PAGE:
Trauma can elicit many different types of responses or even no response at all. We saw that in this sample – some first responders who “worked the pile” endorsed few symptoms of depression, anxiety, or PTSD, whereas others were more affected. In this case, the individuals who discovered human remains were most affected. Although that might seem like an obvious finding, this is the first time that this has been documented with data. The study suggests that it is not simply being exposed to a trauma that results in emotional distress – it might be your proximity to the center of the event or your specific role or function that might be important.

But it is also important to remember – among the first responders who shared the same task of recovering remains, half suffered emotional distress and half did not. There is so much more to learn about how to predict response to traumatic events.

How do we move forward with the results of this study? What steps should be taken to allow for improved psychological support of first responders attending to critical incidents?

There are several steps that we can take with respect to mitigating the psychological impact of these critical incidents:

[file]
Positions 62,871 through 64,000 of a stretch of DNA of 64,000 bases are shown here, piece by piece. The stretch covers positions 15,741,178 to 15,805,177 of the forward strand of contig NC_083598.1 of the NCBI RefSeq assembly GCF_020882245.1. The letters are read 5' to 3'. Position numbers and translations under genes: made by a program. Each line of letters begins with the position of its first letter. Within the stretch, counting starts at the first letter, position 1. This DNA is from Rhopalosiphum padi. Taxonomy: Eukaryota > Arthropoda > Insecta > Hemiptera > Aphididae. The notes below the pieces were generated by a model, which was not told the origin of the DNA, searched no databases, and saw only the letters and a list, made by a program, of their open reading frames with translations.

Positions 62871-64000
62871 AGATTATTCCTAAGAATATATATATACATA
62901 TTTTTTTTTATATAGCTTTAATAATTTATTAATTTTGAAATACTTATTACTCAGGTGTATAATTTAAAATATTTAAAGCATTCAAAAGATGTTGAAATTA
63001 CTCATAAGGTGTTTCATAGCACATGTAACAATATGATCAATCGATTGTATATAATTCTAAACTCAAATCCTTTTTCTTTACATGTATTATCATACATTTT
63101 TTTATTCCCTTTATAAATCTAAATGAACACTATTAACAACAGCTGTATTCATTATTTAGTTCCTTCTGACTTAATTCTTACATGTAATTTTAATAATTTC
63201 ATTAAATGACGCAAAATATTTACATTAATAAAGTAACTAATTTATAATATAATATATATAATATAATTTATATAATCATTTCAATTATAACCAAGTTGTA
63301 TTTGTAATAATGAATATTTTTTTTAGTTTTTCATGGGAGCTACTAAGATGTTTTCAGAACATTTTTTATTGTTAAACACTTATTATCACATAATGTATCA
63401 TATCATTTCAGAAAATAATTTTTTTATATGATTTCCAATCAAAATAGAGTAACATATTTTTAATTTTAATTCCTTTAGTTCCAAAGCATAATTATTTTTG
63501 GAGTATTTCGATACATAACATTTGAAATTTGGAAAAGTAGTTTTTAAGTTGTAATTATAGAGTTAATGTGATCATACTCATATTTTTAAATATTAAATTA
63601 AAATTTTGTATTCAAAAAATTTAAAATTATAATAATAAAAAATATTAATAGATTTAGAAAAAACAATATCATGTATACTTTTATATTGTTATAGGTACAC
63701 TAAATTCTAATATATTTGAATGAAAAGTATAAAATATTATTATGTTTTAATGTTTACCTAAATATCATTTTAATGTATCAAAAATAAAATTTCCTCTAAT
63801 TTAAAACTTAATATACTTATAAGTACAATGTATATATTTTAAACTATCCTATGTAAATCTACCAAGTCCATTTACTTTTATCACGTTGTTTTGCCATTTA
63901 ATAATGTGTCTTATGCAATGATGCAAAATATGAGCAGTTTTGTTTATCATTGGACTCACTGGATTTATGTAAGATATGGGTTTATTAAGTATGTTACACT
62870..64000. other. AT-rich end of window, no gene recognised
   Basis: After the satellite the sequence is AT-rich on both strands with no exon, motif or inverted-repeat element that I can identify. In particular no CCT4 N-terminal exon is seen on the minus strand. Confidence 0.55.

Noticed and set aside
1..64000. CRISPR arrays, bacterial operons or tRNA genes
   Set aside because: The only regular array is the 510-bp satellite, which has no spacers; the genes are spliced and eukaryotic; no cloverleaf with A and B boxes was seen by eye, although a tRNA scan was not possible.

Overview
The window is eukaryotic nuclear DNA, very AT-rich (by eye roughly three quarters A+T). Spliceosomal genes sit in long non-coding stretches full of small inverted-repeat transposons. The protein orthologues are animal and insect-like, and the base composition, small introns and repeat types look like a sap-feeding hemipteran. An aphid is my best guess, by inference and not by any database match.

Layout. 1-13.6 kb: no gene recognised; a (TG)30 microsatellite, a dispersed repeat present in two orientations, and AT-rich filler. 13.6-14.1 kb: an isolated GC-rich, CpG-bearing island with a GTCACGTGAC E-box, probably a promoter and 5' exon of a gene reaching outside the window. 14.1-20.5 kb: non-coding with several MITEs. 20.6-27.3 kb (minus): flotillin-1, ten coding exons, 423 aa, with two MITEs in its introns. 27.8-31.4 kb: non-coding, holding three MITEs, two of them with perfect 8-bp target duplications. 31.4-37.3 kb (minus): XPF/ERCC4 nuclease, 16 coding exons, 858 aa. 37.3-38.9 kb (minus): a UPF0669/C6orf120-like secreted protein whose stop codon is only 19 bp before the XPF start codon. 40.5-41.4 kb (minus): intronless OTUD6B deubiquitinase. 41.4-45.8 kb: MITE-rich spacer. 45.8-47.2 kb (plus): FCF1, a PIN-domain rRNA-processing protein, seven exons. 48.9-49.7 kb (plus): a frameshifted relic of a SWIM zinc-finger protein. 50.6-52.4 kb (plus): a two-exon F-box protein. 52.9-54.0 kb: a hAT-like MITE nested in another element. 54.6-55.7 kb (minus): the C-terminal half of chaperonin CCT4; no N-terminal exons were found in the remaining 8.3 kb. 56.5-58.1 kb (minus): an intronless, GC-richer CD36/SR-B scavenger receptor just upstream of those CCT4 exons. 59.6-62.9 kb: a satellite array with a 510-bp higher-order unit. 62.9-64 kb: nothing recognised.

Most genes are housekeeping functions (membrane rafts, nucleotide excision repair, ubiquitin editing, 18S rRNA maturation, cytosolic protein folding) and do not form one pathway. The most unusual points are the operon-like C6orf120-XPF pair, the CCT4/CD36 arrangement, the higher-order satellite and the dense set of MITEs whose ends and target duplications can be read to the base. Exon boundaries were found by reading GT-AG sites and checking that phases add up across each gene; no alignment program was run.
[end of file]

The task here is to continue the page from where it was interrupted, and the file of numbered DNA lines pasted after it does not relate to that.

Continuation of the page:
1. First, we need to recognize that at different points in the cycle of an event, different actions will be needed. During active operations, responders are in “work mode” – short conversations can occur at meals or when their shift is over, but it is not the time for long conversations. Psychoeducation and psychological first aid are the preferred actions.
  2. Second, there should not be any assumption that everyone is negatively impacted.
    It’s OK to be OK, and it’s OK to not be OK.
  3. Afterwards, follow-up resources need to be in place – this means ongoing peer support, chaplain availability, and access to culturally competent mental health clinicians who (a) can provide an appointment within a short period of time and (b) provide treatments that are evidence-based.

Florida is leading the nation in addressing the mental wellness of first responders and we at UCF RESTORES are proud to be part of this endeavor.

Beidel, D.C., Rozek, D.C., Bowers, C.A., Newins, A.R. & Steigerwald, V.L. (2022). After the fall: Responding to the Champlain Towers building collapse. Front. Public Health 10:1104534 doi: 10.3389/fpubh.2022.1104534